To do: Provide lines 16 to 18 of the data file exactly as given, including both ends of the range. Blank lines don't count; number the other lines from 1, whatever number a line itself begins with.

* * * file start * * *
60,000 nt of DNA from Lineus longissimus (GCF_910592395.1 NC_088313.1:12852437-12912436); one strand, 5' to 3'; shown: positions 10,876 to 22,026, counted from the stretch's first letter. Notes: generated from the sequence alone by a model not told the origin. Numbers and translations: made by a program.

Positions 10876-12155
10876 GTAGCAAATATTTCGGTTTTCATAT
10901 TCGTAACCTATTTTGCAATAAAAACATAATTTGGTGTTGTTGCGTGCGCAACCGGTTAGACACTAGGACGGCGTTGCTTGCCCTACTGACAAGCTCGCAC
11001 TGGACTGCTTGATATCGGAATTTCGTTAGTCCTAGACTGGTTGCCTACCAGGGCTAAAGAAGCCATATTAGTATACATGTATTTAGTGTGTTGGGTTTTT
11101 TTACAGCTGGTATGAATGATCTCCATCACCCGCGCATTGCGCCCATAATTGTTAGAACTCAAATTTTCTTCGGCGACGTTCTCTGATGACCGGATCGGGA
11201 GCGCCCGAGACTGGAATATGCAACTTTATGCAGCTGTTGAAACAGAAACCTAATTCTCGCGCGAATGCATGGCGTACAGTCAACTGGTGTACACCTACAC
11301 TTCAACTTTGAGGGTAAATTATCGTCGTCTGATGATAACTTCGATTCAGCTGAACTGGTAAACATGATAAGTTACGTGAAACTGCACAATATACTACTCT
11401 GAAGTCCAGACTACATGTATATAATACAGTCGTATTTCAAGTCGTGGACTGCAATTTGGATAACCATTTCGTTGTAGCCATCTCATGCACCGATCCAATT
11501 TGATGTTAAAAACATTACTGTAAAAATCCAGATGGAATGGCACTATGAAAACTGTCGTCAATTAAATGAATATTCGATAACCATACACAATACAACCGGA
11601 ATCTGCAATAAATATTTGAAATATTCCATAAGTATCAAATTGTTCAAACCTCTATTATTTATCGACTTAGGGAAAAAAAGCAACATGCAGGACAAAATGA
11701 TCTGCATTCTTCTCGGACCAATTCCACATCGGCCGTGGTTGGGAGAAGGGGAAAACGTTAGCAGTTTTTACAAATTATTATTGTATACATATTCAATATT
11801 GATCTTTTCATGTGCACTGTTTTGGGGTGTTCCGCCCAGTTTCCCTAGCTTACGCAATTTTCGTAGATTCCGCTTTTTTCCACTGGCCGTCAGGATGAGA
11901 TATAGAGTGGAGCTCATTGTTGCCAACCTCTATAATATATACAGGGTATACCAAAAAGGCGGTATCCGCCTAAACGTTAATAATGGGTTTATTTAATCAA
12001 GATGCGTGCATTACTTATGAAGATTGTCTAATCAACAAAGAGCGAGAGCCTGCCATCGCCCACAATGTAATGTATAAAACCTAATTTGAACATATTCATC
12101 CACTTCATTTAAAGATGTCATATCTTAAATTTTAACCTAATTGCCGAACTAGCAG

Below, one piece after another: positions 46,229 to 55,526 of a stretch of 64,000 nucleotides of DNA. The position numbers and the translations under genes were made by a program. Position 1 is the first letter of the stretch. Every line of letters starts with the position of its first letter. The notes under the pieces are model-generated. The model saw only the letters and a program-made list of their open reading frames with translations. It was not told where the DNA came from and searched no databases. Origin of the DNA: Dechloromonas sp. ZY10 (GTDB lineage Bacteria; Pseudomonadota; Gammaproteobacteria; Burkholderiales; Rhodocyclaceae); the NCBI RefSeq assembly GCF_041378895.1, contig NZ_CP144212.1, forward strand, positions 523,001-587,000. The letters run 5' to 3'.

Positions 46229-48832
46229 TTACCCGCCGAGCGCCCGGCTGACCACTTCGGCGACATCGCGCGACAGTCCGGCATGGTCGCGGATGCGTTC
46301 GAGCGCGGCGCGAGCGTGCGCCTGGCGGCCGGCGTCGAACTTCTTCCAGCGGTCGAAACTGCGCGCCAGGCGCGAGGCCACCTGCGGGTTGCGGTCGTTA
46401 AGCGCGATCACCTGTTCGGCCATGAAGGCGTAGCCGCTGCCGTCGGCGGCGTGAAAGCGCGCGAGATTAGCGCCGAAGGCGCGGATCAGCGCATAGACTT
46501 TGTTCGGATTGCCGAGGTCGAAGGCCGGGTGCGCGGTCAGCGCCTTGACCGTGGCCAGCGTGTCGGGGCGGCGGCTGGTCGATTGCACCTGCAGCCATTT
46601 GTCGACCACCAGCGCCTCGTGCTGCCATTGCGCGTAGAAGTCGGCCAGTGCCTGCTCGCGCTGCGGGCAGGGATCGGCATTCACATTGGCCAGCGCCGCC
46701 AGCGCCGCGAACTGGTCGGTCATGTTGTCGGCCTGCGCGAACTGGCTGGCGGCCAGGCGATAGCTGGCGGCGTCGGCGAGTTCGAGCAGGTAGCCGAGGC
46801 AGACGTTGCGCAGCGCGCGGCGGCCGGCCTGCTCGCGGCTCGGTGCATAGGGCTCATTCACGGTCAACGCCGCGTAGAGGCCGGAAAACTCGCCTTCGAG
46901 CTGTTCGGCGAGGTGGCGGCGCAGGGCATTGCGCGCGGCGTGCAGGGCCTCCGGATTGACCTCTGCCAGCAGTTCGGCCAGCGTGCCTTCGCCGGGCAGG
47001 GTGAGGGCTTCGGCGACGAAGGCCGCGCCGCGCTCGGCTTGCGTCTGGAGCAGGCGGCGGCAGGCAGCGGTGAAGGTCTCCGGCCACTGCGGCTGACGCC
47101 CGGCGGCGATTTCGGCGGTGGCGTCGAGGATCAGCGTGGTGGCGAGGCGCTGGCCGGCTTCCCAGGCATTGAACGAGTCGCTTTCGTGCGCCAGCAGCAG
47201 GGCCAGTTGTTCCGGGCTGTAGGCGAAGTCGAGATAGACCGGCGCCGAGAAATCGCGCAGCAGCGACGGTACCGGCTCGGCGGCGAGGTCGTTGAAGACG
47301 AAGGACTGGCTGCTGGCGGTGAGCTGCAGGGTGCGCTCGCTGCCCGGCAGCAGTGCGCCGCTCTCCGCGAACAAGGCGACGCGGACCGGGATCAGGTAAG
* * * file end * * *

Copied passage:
12101 CACTTCATTTAAAGATGTCATATCTTAAATTTTAACCTAATTGCCGAACTAGCAG

Below, one piece after another: positions 46,229 to 55,526 of a stretch of 64,000 nucleotides of DNA. The position numbers and the translations under genes were made by a program. Position 1 is the first letter of the stretch. Every line of letters starts with the position of its first letter. The notes under the pieces are model-generated. The model saw only the letters and a program-made list of their open reading frames with translations. It was not told where the DNA came from and searched no databases. Origin of the DNA: Dechloromonas sp. ZY10 (GTDB lineage Bacteria; Pseudomonadota; Gammaproteobacteria; Burkholderiales; Rhodocyclaceae); the NCBI RefSeq assembly GCF_041378895.1, contig NZ_CP144212.1, forward strand, positions 523,001-587,000. The letters run 5' to 3'.

Positions 46229-48832